Karen Rae, the Deputy Administrator of the Federal Railroad Administration, is one of DOT's brightest stars. But, you don't have to take my word for it.
Earlier this month, Karen was named "Woman of the Year" by the DC chapter of the Women's Transportation Seminar. Each year, WTS honors female role models in the transportation industry.
And even though Karen told me she was surprised to be singled out for the award, it's not hard to see why she was selected. In her leadership role at the FRA, Karen helps manage our rail safety and regulatory programs.
She is also playing a crucial role in the development of President Obama's visionary high-speed rail initiative, which will help revolutionize America's transportation networks, create jobs, and spur economic development.
But, her work doesn't stop there. Karen is a mentor for other women here at DOT and works with WTS to encourage other young women to choose a career in transportation.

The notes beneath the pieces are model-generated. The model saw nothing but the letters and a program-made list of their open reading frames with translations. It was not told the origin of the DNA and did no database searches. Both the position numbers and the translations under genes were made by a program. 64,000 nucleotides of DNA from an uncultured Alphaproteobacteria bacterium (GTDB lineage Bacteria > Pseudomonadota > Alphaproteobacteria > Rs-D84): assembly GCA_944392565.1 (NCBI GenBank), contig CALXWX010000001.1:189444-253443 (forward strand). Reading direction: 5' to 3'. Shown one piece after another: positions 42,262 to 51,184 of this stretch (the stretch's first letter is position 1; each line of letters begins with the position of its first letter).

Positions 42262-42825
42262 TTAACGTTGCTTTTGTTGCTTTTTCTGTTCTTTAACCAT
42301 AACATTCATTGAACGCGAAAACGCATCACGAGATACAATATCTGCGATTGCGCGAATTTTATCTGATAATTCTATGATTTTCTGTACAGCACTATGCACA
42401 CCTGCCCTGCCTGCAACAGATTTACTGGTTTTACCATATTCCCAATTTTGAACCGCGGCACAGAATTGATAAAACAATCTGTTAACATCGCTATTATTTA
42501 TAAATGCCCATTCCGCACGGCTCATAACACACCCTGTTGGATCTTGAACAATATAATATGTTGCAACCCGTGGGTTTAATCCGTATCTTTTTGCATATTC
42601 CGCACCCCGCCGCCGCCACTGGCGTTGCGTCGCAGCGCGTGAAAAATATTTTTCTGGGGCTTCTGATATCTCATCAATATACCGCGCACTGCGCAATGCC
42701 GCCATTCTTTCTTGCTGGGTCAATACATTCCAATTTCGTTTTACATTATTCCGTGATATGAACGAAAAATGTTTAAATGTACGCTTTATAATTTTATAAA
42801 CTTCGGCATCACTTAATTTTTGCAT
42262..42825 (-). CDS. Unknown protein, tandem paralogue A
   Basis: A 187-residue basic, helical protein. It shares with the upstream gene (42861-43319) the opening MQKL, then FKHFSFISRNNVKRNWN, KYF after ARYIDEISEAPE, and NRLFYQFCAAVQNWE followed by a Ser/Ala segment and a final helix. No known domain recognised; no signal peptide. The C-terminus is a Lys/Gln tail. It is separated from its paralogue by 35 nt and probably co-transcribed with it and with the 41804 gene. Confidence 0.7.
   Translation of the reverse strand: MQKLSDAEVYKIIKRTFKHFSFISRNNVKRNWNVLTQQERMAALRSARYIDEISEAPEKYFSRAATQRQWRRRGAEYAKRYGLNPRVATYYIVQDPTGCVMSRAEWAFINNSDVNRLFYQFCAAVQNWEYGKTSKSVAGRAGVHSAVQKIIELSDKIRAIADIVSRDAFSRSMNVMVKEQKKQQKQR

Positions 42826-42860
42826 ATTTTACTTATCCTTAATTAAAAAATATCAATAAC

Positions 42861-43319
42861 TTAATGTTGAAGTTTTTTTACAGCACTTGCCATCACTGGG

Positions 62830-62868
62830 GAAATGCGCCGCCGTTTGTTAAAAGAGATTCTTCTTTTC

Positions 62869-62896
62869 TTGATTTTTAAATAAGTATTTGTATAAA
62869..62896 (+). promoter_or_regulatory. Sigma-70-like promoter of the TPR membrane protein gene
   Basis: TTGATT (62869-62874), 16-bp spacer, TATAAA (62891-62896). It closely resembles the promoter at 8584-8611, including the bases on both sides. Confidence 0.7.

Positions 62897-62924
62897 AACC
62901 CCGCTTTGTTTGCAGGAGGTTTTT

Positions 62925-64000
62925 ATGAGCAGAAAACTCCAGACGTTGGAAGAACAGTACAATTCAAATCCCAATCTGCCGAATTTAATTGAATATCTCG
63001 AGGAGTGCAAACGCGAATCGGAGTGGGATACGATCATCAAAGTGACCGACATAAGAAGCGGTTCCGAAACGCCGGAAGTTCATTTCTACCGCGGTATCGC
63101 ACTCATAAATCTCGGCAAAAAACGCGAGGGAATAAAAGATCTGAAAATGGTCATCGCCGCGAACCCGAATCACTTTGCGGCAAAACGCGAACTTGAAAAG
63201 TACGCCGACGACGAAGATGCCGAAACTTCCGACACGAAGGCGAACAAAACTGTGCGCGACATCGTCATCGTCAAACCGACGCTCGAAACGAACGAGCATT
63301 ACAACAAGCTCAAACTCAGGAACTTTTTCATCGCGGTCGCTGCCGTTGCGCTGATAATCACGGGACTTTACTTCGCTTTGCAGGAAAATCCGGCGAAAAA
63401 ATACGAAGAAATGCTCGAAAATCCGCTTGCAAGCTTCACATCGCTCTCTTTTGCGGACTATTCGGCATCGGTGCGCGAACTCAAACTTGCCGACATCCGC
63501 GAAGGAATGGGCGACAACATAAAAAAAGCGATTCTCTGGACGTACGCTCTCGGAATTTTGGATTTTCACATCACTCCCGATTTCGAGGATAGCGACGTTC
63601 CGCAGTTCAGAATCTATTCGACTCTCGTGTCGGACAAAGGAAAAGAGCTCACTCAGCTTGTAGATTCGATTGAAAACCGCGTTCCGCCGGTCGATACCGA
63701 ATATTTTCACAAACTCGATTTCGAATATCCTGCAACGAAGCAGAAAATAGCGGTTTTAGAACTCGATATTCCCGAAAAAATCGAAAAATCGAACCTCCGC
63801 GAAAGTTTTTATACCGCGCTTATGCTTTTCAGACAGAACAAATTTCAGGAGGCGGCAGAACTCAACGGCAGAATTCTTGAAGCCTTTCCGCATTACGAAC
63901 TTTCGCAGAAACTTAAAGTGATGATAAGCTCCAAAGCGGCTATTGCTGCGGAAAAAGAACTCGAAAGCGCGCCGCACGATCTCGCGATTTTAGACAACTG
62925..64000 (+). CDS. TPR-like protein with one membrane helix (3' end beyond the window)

You see, even though women are an essential part of our national work force, they are still extremely underrepresented in the transportation industry. WTS is addressing this through mentoring and scholarship programs that help young women pursue technical degrees and connect with successful women working in transportation.
We're also doing our part here at DOT. In May, I signed a cooperative agreement with WTS to encourage young women to complete undergraduate and graduate degrees in science, technology, engineering, and math (STEM).
And in July, I announced the expansion of our successful women's internship program--started at Spelman College in 2009--that encourages young women to pursue careers in transportation by matching them with relevant job opportunities in their areas.
All of these programs help ensure that we'll continue to have successful and talented women like Karen Rae working at DOT now and in the future. So, in addition to congratulating Karen on her award, I’d like to thank her and the other impressive women at the DOT for leading by example. We couldn't be successful without their hard work, diversity of experience, and willingness to mentor the next generation of transportation specialists.